I don't read sheet music. Now you know what I know.

What you want to do though, if you want to learn about harmonic minor, is to play it often, learn its sound. Play it in lots of songs, whether they are the style you want or not. Then you will be able to recognize it by sound. That's what you want, right? That's how it is useful. You are naming sounds in music. Not algorithms or patterns. But patterns are also part of the definition in a way. That's how you produce the sound. There is nothing important other than that.

You want to work from sound, what you hear, and what you imagine. Not off of theory.

The candyrat guys will generally play modal stuff because they often make use of open strings. It gives a very rhythmic and complex or advanced feel, but also monotonous in a way, because those drones return a lot. Like, they probably really rarely ever switch key during a piece because their open root wouldn't work anymore.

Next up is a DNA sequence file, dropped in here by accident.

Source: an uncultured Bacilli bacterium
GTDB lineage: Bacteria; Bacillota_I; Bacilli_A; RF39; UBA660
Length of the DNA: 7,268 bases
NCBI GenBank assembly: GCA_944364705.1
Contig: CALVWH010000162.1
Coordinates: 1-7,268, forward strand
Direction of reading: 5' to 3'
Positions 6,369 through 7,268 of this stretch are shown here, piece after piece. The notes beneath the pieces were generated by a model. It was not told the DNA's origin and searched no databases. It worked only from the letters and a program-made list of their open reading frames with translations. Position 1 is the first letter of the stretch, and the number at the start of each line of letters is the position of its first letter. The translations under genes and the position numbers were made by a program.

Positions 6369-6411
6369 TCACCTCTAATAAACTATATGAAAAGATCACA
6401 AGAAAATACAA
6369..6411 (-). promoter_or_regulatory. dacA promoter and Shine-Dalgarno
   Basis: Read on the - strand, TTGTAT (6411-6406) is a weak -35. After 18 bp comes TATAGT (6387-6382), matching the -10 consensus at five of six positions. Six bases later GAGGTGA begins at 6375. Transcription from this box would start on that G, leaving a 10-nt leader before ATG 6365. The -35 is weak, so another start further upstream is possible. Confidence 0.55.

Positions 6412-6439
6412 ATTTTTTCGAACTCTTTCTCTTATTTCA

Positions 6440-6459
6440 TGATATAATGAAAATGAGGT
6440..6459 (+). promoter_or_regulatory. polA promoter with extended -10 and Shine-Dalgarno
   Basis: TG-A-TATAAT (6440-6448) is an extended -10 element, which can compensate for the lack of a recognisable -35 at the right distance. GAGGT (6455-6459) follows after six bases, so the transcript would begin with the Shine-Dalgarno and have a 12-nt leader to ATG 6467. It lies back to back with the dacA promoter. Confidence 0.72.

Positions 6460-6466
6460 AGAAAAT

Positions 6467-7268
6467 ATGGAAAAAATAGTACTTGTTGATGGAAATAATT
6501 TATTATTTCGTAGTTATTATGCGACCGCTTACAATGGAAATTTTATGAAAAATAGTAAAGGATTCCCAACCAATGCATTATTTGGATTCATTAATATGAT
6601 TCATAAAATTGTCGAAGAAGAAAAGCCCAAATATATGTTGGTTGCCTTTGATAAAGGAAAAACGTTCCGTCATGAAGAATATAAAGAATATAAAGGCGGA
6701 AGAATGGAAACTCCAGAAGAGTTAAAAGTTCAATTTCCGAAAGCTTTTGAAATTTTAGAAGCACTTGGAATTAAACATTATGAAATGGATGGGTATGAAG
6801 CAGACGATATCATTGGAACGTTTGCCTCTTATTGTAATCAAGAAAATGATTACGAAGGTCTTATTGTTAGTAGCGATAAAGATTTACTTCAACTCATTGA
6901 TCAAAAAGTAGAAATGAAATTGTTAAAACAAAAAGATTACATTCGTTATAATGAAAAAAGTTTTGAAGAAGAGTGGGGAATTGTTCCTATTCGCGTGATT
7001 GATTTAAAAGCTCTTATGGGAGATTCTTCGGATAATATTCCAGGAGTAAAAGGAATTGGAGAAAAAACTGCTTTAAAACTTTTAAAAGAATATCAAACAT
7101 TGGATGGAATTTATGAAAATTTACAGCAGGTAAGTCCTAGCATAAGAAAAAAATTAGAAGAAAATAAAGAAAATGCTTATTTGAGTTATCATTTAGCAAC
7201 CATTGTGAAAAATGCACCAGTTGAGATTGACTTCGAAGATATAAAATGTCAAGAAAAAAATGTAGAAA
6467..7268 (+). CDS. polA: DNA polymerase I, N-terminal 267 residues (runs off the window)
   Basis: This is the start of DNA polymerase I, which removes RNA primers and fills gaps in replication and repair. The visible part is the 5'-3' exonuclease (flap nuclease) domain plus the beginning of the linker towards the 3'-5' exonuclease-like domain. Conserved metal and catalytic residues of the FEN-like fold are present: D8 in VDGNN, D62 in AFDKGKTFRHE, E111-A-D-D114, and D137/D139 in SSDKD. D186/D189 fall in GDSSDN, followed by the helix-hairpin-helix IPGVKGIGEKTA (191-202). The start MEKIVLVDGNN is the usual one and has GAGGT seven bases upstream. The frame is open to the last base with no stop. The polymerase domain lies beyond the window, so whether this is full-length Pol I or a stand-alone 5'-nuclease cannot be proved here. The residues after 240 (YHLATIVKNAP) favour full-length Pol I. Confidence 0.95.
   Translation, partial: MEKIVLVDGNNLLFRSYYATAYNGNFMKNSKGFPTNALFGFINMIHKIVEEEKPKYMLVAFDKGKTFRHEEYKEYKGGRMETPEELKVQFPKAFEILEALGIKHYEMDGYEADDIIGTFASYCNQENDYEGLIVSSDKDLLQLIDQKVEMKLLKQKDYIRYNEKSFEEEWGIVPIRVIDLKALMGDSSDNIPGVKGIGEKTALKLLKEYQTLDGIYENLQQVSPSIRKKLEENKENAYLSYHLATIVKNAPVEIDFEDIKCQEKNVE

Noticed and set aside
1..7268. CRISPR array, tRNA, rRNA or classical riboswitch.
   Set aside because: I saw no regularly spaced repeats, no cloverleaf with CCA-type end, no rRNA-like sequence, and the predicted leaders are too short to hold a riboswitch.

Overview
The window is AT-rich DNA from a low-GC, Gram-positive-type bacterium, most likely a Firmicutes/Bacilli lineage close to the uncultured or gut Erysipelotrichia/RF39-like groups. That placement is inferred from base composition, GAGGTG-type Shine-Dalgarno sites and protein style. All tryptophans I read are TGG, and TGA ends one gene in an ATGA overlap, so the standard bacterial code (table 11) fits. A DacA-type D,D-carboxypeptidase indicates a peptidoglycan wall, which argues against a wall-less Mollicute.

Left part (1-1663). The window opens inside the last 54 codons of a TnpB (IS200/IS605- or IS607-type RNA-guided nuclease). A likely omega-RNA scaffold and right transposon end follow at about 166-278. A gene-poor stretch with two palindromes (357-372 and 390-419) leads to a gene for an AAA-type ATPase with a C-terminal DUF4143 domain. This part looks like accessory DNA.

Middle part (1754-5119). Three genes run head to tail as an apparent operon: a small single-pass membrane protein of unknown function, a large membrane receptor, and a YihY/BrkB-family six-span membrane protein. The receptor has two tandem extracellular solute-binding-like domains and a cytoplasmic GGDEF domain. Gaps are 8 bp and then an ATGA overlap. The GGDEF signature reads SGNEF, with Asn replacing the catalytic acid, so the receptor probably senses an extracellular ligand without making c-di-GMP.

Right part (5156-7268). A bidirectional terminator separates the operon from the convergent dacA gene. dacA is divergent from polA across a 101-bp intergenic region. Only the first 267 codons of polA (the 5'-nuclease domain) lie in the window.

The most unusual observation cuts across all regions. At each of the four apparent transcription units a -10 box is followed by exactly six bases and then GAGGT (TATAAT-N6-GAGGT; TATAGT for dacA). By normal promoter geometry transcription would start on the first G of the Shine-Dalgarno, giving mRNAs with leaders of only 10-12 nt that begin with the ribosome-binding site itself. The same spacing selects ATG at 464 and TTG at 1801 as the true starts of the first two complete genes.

Harmonic minor is often used, like I said earlier, when the v converts to V in natural minor, which kind of emphasizes that V. But, if you are tuned open vi for a natural minor tune, you will still have open vi, when probably what you'd want at that point is open V. So, they probably don't use harmonic minor as much as say R&B does, or something like that. But they probably do somewhere. You could have a whole track in harmonic minor.

I don't listen to that stuff that much, but harmonic minor is really not what comes to mind to me when I think candyrat.

Find stuff that you know has harmonic minor in it. Play harmonic minor. Then you will know what it sounds like, and you will hear it when tommy plays it, or when it might pop up in candyrat stuff.